The Coastal Star

Health and Harmony: Have a hot time in Pineapple Grove

InfraSweat owner Kelly Dorsey sits in one of her shop’s six infrared sauna chambers.

Photo provided

By Paula Detwiller

There’s a new sweatshop in town.
No, not a factory where workers toil for long hours and low pay. A place where people go to sweat. For a fee.
    It’s a “sauna studio” in downtown Delray Beach called InfraSweat (tag line: Thermal solutions for body, mind and spirit). Open since December in the city’s Pineapple Grove Arts District, the shop claims to be the first of its kind in South Florida.
    As you relax inside one of InfraSweat’s six private wooden stalls, you are radiated with infrared heat — part of the sun’s invisible spectrum of light that can penetrate human tissue. Your core body temperature rises 3 or 4 degrees, and very soon you are perspiring. After a 30- to 40-minute session, you are dripping.
    If it strikes you as odd that anyone would pay money to sweat in South Florida, where you can schvitz for free most of the year, InfraSweat’s owner Kelly Dorsey can explain the attraction.
    “It’s a cellular sweat, not a skin sweat,” she says. “It’s an extra way of maintaining health. In other words, we take supplements, we go the gym, we juice — and this is one more way of detoxifying the body.”
    Dorsey says infrared heat waves can cause clusters of toxic material stored in our fat cells to vibrate and break apart, allowing them to be flushed out in sweat. In this way, she says, infrared saunas are more effective detoxifiers than traditional “hot rocks” saunas.
    While the detox theory is questioned by environmental scientists, many infrared sauna users are believers. Mike Garreaud, 42, a former Marine living in Jupiter, believes in it so much, he travels to Delray to use the InfraSweat facilities regularly.
    “I know I have a lot of toxins in my body,” Garreaud says, “from four tours with the Marine Corps in Iraq and Afghanistan.”  He was based in Camp Fallujah, Iraq, downwind from a burn pit where, he says, the military incinerated everything, including hazardous materials. He also was constantly breathing diesel fumes as part of his work in the mechanized infantry. “This helps me detox from those things,” he says.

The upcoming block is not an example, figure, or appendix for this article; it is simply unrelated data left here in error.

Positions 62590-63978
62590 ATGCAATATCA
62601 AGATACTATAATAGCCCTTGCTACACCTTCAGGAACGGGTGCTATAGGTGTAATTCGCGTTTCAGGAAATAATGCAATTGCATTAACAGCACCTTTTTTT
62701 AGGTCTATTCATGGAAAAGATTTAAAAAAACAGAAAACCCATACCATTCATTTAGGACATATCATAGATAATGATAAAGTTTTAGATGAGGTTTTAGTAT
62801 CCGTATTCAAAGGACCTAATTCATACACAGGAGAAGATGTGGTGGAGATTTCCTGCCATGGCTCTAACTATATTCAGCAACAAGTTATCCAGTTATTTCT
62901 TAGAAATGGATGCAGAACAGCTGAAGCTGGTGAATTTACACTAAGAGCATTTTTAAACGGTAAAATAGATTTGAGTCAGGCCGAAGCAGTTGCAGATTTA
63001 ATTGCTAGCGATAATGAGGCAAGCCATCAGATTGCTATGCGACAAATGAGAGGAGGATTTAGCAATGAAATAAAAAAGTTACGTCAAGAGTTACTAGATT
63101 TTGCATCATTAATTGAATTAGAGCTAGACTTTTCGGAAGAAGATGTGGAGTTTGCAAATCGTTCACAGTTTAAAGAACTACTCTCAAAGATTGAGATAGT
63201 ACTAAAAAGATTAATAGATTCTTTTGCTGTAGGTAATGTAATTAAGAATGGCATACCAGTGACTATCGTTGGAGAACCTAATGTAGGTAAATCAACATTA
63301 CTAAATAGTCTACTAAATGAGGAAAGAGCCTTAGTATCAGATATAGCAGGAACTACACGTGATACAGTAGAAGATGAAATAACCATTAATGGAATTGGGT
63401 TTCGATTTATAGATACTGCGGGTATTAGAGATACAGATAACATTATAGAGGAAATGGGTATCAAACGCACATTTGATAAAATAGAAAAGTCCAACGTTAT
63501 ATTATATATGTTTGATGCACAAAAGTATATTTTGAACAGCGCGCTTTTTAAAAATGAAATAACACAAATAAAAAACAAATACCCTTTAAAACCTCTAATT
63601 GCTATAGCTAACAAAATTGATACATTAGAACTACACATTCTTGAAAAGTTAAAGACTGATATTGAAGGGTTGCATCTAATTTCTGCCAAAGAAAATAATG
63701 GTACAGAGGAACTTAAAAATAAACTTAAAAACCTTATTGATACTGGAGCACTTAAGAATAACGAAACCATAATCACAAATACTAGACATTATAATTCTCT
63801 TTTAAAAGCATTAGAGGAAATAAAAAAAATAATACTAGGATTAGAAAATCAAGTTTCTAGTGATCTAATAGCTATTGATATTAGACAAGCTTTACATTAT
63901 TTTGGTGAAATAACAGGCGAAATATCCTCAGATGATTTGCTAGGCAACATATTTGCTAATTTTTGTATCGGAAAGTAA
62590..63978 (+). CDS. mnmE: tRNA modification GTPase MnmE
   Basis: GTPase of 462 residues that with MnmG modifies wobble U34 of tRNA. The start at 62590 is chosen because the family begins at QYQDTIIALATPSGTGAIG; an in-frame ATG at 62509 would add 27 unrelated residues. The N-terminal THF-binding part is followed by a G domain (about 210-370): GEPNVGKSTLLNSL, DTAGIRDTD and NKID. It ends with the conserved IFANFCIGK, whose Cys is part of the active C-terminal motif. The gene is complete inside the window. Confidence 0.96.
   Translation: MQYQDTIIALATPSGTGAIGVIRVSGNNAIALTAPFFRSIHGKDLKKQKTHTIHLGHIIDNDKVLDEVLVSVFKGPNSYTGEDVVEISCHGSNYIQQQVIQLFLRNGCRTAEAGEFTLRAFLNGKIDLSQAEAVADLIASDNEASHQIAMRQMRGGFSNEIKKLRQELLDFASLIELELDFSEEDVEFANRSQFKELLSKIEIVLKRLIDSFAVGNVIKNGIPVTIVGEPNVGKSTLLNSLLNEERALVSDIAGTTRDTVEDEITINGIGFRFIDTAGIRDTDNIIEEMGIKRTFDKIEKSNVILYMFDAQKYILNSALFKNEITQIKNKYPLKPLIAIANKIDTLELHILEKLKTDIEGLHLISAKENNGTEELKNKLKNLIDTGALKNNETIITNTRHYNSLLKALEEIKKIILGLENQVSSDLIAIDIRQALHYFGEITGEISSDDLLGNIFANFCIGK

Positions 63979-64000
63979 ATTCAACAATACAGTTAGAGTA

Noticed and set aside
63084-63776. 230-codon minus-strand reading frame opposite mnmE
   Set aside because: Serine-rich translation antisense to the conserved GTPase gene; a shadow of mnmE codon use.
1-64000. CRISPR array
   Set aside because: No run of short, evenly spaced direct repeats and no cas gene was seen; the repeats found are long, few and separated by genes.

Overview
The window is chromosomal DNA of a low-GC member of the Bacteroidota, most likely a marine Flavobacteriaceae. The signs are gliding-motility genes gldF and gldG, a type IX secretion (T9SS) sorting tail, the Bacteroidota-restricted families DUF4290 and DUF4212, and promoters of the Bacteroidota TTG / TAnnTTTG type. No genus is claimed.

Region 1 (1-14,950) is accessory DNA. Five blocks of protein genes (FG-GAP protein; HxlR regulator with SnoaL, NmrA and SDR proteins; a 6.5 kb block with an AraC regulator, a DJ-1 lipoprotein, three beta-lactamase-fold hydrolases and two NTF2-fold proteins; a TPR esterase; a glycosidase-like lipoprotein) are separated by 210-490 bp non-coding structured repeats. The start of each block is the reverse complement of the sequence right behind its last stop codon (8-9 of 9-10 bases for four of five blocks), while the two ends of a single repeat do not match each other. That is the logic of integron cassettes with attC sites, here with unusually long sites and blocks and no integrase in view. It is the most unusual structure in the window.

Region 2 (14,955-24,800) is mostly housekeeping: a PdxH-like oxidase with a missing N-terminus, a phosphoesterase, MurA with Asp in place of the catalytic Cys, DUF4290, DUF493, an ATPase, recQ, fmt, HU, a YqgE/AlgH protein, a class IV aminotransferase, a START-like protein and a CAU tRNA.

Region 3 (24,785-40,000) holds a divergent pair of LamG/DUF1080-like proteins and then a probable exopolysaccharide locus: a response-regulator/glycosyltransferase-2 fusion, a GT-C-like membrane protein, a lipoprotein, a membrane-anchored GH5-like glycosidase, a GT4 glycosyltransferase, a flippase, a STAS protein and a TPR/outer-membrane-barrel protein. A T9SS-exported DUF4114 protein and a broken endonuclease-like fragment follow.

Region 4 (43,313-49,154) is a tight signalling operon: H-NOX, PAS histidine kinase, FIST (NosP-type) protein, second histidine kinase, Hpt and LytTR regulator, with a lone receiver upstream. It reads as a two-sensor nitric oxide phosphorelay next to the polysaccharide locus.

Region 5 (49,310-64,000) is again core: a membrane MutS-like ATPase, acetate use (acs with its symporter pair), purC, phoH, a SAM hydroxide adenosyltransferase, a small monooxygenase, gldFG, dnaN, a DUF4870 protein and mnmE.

But that’s not the only reason people are clamoring to get clammy. Infrared therapy is said to relieve back, neck and arthritis pain; help with weight loss (a 30-minute session can burn 200-600 calories due to an increase in heart and metabolic rate); lower blood pressure with repeated use; improve circulation; and purify your skin.
    Lori Powers, a 42-year-old personal trainer from Boynton Beach, says the infrared sauna improves her sinusitis and has kept her Crohn’s disease symptoms at bay. Marisa Pruzan, 31, of Delray Beach, says she’s been getting compliments on how clear and fresh her skin looks after visiting InfraSweat. Garreaud says it helps with the osteoarthritis he’s developed after seven knee surgeries.
    Personally, I love a good sweat. And if something can ease joint pain, I’m there. So I gave InfraSweat a try — three sessions within one week, as recommended by owner Dorsey.
    It was a sensual experience: 40 minutes in a private chamber with 145-degree infrared heat radiating from behind black screens.
 Colored light beaming down (I could change the hue with a small remote control). Soft, meditative harmonies flowing from concealed speakers. At 30 minutes in, the sound of a waterfall mingled with the harmonies, refreshing my heated-up brain. Completely relaxed, pores pouring, I chuckled to myself about the T-shirt I’d seen in the lobby: Sweat is fat crying.
    Leaving the sweatshop, I carried with me a luxurious inner warmth that seemed to lubricate my joints and leave my muscles loose and happy. I felt energized and peaceful.
    If you need a therapeutic sweat — and not the kind that soaks your underclothes as you search for your car at the mall in July — this is the place.

InfraSweat is at 200 N.E.  Second Avenue, Suite 106, Delray Beach. The cost of a single session is $35, but the cost-per-sweat is lower if you buy a package or a membership. For more information, visit

Paula Detwiller is a freelance writer and lifelong fitness junkie. Find her at

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